In our sangha, our services end with this chant: Caught in the self-centred dream, only suffering. Holding to self-centred thoughts, exactly the dream. Each moment, life as it is, the only teacher. Being just this moment, compassion’s way.
Note that the first line does not specify the circumstances. It is not, “Caught in the self-centred dream and not getting what you want, only suffering.” It is just “Caught in the self-centred dream, only suffering.”
The circumstances do not matter. For as long as we are self-centred, no matter what is happening there is only suffering. Not getting anything we want - only suffering. Getting some of what we want—only suffering. Getting everything we want—only suffering.
When we do not have what we want, we suffer from greed as we long for it. When we do have what we want, we suffer from fear of losing it. When we are admired, we suffer from attachment to pride, the fear of losing the admiration that we crave. When we are despised, we suffer from shame, and the greedy desire for admiration.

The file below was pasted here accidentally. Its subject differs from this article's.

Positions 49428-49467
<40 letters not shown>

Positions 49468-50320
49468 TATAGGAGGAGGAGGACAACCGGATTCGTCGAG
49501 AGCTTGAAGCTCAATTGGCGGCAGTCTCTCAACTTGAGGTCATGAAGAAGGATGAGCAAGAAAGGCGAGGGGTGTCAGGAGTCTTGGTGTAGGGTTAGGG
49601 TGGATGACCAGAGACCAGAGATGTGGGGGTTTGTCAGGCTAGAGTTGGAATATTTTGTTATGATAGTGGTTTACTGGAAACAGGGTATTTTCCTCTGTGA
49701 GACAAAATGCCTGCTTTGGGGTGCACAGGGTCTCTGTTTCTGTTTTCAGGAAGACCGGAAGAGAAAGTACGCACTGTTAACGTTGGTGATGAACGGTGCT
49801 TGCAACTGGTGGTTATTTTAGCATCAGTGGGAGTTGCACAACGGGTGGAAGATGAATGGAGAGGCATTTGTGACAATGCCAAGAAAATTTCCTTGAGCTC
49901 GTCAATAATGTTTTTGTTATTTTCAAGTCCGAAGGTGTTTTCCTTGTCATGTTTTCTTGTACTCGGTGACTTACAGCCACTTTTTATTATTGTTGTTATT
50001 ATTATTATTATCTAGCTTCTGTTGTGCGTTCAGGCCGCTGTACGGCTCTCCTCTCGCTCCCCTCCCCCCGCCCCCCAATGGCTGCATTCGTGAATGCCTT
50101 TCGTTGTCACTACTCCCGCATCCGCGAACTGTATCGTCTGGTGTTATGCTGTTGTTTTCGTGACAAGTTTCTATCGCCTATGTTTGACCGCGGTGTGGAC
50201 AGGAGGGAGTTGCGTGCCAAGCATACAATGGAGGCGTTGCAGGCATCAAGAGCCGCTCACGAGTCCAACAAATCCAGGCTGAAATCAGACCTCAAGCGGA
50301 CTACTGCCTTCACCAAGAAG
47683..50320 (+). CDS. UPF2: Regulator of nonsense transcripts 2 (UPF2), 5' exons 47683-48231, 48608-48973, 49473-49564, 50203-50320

The desire to stop being self-centred is another self-centred desire.
So, how do we practice? When we are asleep and dreaming, and we realise that we are dreaming, no matter how scary the dream, it no longer has power. So it is with the waking dream. We just see what is going on, without getting caught up in a belief that we have to do something about it. As self-centred desires and reactions arise, just note them. “And then what?” people often ask me. And then nothing. Just let them be, neither fighting them nor welcoming them. Just see them for what they are. Does this sound simple or easy? Try it, and you may find it is the hardest thing you have ever tried—and the most beautiful and the most liberating. You may find that, over and over, your life begins anew.